My tumor was classified as Grade 3, which is aggressive. Here is a little bit more information about grading cell growth and necrosis from http://www.breastcancer.org/:
"Grade" of cancer cell growth: Patterns of cell growth are rated on a scale from 1 to 3 (also referred to as low, medium, and high instead of 1, 2 or 3). Calm, well-organized growth with few cells reproducing is considered grade 1. Disorganized, irregular growth patterns in which many cells are in the process of making new cells is called grade 3. The lower the grade, the more favorable the expected outcome. At the same time, the higher the grade, the more vulnerable the cancer is to treatments such as chemotherapy and radiation. Therefore, women with a "high" or "grade 3" breast cancer can also feel hopeful about treatment.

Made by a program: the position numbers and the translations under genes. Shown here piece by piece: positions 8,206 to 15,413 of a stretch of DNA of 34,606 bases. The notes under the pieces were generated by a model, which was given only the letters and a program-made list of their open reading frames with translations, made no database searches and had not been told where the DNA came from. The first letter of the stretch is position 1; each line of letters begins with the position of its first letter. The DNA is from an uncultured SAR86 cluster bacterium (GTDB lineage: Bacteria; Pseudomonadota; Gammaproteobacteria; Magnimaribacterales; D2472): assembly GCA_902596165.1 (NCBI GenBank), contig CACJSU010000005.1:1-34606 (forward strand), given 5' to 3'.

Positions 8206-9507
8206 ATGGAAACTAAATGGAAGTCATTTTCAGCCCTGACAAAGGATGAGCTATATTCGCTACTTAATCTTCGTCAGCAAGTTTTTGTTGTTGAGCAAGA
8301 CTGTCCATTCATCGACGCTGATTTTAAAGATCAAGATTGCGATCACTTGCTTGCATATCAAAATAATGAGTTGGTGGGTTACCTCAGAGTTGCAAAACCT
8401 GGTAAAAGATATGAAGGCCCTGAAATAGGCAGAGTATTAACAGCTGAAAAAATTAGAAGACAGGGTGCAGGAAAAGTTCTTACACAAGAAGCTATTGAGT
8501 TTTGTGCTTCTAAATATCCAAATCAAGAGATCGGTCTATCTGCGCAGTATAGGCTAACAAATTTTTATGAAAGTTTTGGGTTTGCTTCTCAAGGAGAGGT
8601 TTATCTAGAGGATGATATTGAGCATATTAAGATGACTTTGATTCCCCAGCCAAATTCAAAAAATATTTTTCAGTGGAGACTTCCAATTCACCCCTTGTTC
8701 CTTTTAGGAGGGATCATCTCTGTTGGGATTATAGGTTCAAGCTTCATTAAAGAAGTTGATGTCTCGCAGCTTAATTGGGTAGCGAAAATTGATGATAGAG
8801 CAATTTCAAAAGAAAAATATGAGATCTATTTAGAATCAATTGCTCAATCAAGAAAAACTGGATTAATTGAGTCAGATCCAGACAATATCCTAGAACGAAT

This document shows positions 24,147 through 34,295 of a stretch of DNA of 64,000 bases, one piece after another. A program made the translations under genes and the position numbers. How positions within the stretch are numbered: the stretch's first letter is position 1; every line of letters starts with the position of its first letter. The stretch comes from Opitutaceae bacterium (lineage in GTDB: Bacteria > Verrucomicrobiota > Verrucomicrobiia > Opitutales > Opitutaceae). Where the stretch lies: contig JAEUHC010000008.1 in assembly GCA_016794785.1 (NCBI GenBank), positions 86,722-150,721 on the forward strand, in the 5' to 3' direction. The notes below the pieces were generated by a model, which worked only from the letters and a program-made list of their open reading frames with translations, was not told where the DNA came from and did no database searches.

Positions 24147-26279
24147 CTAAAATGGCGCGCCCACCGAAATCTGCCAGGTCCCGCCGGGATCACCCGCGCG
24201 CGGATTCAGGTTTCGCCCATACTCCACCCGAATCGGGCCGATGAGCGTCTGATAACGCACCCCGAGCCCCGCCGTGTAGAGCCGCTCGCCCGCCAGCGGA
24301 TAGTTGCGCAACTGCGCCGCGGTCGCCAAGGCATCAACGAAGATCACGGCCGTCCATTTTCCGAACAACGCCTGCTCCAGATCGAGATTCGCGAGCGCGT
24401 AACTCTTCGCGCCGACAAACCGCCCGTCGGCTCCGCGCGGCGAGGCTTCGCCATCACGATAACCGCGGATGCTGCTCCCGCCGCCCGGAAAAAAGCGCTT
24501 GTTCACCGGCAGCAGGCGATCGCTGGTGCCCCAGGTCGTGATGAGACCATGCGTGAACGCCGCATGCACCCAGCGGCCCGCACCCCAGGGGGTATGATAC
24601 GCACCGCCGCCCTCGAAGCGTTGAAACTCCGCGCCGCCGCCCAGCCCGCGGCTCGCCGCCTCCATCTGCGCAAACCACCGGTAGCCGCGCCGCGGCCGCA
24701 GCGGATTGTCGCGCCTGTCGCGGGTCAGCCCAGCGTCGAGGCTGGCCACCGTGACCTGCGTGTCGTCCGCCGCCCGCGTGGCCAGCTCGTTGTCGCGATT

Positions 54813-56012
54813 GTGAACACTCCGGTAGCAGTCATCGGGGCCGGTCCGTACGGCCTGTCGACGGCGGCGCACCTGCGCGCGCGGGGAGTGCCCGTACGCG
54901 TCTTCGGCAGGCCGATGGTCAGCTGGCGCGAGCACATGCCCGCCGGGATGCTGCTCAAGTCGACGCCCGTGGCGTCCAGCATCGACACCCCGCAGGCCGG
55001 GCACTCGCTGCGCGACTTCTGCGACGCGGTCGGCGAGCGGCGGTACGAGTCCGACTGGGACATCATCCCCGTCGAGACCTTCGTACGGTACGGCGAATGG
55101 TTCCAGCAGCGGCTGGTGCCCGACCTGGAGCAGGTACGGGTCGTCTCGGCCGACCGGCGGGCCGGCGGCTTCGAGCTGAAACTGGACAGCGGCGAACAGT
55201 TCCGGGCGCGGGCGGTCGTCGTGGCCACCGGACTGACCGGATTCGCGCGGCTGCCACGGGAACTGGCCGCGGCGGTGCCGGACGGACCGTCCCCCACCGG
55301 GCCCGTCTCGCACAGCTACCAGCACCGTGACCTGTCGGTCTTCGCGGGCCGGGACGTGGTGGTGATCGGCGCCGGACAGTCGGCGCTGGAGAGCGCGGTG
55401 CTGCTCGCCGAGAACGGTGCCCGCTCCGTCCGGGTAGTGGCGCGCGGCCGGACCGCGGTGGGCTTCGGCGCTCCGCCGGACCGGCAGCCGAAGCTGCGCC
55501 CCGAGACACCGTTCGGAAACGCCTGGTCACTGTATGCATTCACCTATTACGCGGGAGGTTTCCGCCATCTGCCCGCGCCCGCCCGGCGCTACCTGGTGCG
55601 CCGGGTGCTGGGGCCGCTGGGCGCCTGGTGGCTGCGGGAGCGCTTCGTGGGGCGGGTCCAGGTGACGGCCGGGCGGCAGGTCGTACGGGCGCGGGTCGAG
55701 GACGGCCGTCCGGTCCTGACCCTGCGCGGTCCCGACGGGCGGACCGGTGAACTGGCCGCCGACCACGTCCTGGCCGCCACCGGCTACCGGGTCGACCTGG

Dead cells within the tumor: It's tempting to think that the only good cancer cell is a dead cancer cell. However, necrosis (or dead tumor cells) is one of several signs of excessive tumor growth. It means that a tumor is growing so fast that some tumor cells wither and die because there's not enough blood supply to feed all of them. This is a small feature of the cancer but an unfavorable one, because the growth is at such a high rate.
This is interesting and explains to me why so many women have regular mammograms and don't get callbacks, then suddenly they discover a relatively large lump a few months later.
I don't think it is an indicator of the likelihood of a recurrence. Even though my tumor was high-grade, it had not spread to the nodes, which is where it's "supposed" to infiltrate first if the sentinel nodes are doing their jobs.
The lesson learned is definitely to do your self-exams along with getting your annual mammograms. Know your breasts, your lumps and bumps, and if you think there is something "different" going on, get it checked out. Because yes, it could be nothing; or it could be an angry tumor.